Dismiss Notice
Join Physics Forums Today!
The friendliest, high quality science and math community on the planet! Everyone who loves science is here!

Question about angular muon flux

  1. Jul 16, 2013 #1

    The Gaisser parametrization is something like:

    [tex]\Phi_0(E,\theta)=AE^{-\gamma}\left[ \frac{1}{1+1.1E\cos(\theta)/E_{\pi}}+\frac{0.054}{1+1.1E\cos(\theta)/E_K} \right] [/tex]

    where [tex]A,\gamma,E_{\pi},E_K [/tex] are constants. My question is: Is this saying that at higher zenith angles the flux of muons is stronger? Is there a reason for this?

    Also, would this say that the intensity would be higher at an angle than at vertical for muons crossing the same opacity(=distance)?

    Any input would be appreciated.

    Thank you,

  2. jcsd
  3. Jul 16, 2013 #2


    User Avatar
    2017 Award

    Staff: Mentor

    The flight length is shorter, so less muons decay (or get absorbed) before they reach the ground.

  4. Jul 16, 2013 #3
    Hi, thank you for your input.

    From what I have always understood, [itex]\theta[/itex] in the function was the zenith angle (angle from vertical). For example, here on top of page 3 the angle is defined from the vertical. So for [itex]\theta=0[/itex], [itex] E [/itex] in the fraction is multiplied by 1; for [itex]\theta=60[/itex], [itex] E [/itex] is effectively divided by half. So this leads me to think that angular muons have higher intensity than vertical. But obviously the distance muons travel vertically is shorter than at an angle!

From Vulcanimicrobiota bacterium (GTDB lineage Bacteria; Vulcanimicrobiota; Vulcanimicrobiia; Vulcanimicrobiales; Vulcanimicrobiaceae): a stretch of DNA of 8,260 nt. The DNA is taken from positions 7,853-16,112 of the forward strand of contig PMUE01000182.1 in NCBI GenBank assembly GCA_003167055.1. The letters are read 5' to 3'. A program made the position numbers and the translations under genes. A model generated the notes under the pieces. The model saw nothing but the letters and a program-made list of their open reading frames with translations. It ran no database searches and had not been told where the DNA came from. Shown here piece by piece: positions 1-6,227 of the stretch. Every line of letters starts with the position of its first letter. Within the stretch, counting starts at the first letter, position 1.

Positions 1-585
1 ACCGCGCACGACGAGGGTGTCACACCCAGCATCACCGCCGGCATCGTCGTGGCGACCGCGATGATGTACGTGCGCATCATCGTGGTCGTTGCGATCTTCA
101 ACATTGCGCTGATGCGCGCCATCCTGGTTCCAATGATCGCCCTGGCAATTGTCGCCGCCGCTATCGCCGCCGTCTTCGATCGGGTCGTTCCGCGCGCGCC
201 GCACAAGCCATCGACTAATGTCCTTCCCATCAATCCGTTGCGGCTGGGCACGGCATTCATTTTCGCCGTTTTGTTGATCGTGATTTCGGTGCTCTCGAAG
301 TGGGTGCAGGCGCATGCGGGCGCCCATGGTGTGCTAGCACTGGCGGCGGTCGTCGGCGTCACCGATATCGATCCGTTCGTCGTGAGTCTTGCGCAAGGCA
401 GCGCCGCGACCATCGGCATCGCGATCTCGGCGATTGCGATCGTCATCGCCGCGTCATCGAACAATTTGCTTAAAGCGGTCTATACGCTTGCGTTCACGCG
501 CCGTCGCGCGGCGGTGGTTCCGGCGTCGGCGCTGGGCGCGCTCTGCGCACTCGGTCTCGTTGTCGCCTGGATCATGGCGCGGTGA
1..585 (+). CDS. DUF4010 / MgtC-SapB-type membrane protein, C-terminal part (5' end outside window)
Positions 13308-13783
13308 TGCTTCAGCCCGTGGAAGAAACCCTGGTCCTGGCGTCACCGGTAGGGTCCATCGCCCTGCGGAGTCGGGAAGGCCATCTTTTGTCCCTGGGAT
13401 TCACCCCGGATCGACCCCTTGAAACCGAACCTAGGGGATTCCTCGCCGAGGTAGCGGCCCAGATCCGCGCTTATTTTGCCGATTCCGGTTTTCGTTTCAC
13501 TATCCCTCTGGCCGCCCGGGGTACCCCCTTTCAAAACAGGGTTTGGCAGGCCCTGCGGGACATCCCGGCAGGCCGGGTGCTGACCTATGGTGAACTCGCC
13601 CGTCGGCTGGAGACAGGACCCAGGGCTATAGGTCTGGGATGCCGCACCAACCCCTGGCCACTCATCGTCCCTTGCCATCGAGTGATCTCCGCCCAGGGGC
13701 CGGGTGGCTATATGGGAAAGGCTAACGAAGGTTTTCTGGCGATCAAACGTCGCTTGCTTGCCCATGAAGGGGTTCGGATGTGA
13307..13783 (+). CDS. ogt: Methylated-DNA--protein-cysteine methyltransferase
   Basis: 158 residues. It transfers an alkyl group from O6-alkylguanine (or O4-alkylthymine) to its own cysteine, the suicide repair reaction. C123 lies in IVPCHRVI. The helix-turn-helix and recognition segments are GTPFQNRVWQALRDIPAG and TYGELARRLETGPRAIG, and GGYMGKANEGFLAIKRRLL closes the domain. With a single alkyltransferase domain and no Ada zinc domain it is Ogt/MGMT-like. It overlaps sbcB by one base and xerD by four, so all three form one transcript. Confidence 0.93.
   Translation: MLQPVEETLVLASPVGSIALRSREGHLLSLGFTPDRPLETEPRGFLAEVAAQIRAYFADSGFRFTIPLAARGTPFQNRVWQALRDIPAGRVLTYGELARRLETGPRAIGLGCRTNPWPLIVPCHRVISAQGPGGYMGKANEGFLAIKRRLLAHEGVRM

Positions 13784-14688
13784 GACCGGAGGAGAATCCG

Basically, this is the part that I am confused about.

  5. Jul 16, 2013 #4


    User Avatar
    2017 Award

    Staff: Mentor

    The division by 2 indicates that the flight length doubled - you need twice the energy to counter this with time dilation. Therefore, E cos(θ) is a measure for the time the muon has to survive (in its own frame) to reach the ground.

    No. If you want to make this comparison, compare muons with fixed energy.
    In addition, take the solid angle into account: There is more solid angle between 79° and 80° compared to the region between 0° and 1° (as measured from the vertical axis).

    If you want to take ##\phi## into account:
    $$\Phi_0(E,\theta,\phi) =sin (\theta) \Phi_0(E,\theta)$$
Know someone interested in this topic? Share this thread via Reddit, Google+, Twitter, or Facebook